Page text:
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Honeysuckle Weeks: A new battle for a Shining star

Honeysuckle Weeks is best known as jolly-hockey-sticks Samantha in Foyle's War. She tells Charlotte Cripps why her role in a hard-hitting play about women's rights in Twenties Chicago makes a welcome change

With the names Honeysuckle Weeks and Charity Wakefield starring in the UK premiere production of These Shining Lives directed by Loveday Ingram, you can only imagine what rehearsals are like. It sounds as if they should all be in a Jilly Cooper novel – not a hard-hitting play about employees' rights in the workplace. The American playwright Melanie Marnich's moving play about a group of women who get radium poisoning at work in the Roaring Twenties is the inaugural production at the newly built Park Theatre in north London, a former vacant office building in Finsbury Park, with two auditoriums, a café-bar and gallery.

As I walk into a very light rehearsal space, Weeks, 33 – who was named after the Honeysuckle plant that was in bloom when she was born, is sitting at a table wearing a fluffy Tibetan jumper and jeans. She is best known for her role in ITV's long-running series Foyle's War as Samantha Stewart, the jolly-hockey-sticks driver of Detective Chief Superintendent Christopher Foyle, played by Michael Kitchen. Now she is lapping up playing a new character and practising her Chicago accent for her role as Charlotte, a feisty and sophisticated worker at Radium Dial who is, according to the script, “like Mae West”.

Based on a true story, it tells the shocking tale of employees of American company Radium Dial, who were paid well to paint dials on watches – unknown to them with paint containing radium. “They believe they are being paid extraordinarily well as unskilled workers – this is what seduced them to work at this dodgy company,” says Weeks, who has been swatting up on her research.

Playing real-life women who filed lawsuits against the company and who died from radium poisoning is challenging. “In the play we just get more and more ill and we start to glow on stage as the radium leaks into our bodies,” says Weeks, who will be covered in glow paint so she radiates on stage.

This play is a welcome interlude for Weeks in between filming Foyle's War – a detective series set against the backdrop of the Second World War – the last series of which finished last month. “They always say it's the last series – but it looks as if we will start shooting the next series in the autumn,” she says.

She landed the role when she left Oxford University in 2001 and it is a part that has given her plenty of stability ever since. “Samantha and I have grown up together. It can make you lazy playing the same character – if you are familiar with the character you just waltz into the workday – that's why I wanted to do something different,” she says.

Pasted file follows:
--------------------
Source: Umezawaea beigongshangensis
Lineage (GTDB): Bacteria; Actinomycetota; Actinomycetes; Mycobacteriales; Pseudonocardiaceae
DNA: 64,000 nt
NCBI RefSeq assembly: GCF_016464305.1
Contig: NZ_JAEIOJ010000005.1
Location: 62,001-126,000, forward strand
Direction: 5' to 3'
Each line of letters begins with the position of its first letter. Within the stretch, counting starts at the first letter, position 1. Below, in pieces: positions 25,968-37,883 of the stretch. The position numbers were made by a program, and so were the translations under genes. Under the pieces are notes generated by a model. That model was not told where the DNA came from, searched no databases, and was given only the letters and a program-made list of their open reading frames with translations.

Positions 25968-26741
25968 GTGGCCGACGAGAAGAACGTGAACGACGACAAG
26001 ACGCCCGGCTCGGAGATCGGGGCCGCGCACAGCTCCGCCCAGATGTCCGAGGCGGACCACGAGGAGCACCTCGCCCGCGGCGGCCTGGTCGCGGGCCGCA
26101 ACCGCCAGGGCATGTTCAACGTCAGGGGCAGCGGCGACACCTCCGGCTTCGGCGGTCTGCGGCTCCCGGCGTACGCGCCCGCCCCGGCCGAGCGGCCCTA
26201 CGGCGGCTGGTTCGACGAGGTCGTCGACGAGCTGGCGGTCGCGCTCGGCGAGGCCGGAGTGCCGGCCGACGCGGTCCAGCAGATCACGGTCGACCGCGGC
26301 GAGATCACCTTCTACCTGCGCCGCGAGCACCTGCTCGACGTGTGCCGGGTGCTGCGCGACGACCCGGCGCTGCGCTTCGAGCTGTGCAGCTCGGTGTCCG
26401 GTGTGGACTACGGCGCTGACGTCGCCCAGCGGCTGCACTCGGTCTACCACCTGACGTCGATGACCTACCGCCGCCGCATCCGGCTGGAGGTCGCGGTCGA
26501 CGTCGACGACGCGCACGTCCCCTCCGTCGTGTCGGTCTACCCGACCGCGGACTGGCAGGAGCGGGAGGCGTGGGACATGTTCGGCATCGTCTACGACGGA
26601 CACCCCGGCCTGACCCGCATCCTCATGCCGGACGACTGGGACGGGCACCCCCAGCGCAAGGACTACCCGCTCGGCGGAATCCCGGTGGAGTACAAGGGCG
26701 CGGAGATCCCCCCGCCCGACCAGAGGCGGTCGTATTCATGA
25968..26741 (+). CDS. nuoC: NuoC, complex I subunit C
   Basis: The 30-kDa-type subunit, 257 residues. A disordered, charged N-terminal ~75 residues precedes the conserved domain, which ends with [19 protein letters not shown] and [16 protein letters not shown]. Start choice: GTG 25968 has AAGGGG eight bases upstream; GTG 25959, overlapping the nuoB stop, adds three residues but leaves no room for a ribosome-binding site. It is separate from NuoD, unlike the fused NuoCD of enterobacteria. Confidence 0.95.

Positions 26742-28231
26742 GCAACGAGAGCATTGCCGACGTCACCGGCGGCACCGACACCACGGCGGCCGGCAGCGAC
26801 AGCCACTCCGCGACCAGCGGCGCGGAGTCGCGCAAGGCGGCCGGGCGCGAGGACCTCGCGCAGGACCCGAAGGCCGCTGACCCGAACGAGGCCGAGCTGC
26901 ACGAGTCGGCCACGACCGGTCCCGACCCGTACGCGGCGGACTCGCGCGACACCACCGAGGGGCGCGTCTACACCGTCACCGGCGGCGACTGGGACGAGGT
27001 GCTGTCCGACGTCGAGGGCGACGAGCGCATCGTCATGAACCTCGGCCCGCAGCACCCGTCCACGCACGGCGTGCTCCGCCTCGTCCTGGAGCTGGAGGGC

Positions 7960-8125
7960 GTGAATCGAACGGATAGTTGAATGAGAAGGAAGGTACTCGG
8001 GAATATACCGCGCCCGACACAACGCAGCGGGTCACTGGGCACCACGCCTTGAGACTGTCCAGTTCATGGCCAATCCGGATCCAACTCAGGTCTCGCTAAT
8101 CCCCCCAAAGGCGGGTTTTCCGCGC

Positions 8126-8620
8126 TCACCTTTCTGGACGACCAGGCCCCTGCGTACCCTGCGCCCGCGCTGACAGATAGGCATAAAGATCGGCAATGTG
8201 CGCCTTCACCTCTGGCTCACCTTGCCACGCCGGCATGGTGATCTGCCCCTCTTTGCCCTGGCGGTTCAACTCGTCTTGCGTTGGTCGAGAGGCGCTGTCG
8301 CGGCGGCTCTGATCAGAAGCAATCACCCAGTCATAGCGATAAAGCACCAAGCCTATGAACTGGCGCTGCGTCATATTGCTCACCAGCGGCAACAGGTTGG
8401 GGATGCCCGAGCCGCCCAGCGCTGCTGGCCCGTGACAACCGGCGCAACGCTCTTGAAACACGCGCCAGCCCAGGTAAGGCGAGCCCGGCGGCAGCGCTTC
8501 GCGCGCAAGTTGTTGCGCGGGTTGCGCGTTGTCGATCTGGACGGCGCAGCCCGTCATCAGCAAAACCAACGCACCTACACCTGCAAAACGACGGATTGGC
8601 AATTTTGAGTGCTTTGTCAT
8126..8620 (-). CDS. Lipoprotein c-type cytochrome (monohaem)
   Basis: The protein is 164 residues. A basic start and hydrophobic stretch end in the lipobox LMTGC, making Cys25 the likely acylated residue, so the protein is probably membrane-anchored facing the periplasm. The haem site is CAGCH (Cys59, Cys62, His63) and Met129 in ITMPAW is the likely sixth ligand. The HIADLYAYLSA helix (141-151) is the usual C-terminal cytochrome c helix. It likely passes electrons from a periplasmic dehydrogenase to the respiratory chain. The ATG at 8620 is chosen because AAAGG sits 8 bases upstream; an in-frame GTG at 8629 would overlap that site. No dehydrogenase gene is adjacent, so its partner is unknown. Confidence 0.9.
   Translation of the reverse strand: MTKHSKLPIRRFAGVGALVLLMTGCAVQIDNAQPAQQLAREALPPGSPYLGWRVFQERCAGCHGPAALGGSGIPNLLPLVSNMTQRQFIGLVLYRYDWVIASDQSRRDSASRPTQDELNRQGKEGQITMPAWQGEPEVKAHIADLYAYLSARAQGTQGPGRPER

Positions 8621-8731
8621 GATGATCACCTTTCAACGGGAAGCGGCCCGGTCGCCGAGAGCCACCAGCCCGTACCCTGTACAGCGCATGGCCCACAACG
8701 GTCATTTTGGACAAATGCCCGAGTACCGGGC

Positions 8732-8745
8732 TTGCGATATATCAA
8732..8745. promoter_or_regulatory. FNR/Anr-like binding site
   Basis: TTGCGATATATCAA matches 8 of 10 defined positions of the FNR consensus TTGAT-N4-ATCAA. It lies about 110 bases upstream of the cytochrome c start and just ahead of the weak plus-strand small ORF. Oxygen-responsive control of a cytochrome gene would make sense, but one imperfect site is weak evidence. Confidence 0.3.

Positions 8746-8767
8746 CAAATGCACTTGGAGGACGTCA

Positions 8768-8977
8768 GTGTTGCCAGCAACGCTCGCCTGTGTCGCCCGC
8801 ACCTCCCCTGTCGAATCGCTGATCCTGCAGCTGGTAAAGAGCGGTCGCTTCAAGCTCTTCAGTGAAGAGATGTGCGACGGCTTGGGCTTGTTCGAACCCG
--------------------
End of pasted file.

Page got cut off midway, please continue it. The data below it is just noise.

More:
“They did used to threaten to drop a bomb on me,” says Weeks, “just to let me know I could be kicked off anytime – but I managed to survive all five of them thankfully.”

It's not such a lucrative deal as it seems because she gets endlessly typecast. “I spend a big effort getting that 1940s posh accent right for Sam – but many casting directors are convinced that's what I'm like and that's what I sound like,” she says. “So they won't send me things, it is so frustrating.”

This play reunites Weeks with Alec Newman, who plays Tom, the devoted husband to Wakefield's character Catherine. The pair last appeared together when she was 17 years old in Catherine Cookson's The Rag Nymph in 1997, alongside her sister Perdita who played the younger version of her sister's character. “I was the rag nymph and Alec was a hunchback,” she laughs.

Born in Wales, but raised in a farmhouse in West Sussex, the Roedean- educated actress got her first role aged 14 in the BBC adaptation of Anne Fine's Goggle-Eyes playing the lead. She went on to more grisly adult roles such as Tania Thompson – based on a real-life Canadian serial killer – in The Inspector Lynley Mysteries. On stage, she has appeared most recently in Agatha Christie's A Daughter's a Daughter at London's Trafalgar Studios alongside Jenny Seagrove, and with Rupert Everett in Pygmalion at the Chichester Festival Theatre.

Once engaged to poet and musician Alexander Birkin, Jane Birkin's nephew, who died aged 20 in a car crash, she married her husband Lorne Stormonth-Darling, a hypnotherapist and a Tibetan-antiques dealer, in a Buddhist wedding in the Himalayas in 2006, before they tied the knot formally at home in West Sussex in 2007. They have a son, Wade, who is 20 months old. Now she is living in north-west London and enjoys gardening when she finds the time. “We filmed Foyle's War in Ireland last year – it kicked off the work thing again for me. When I was a child I thought anybody could act – now I want to choose roles that test my limits because that's how you get better.”

'These Shining Lives', Park Theatre, London N4 (020 7870 6876) to 9 June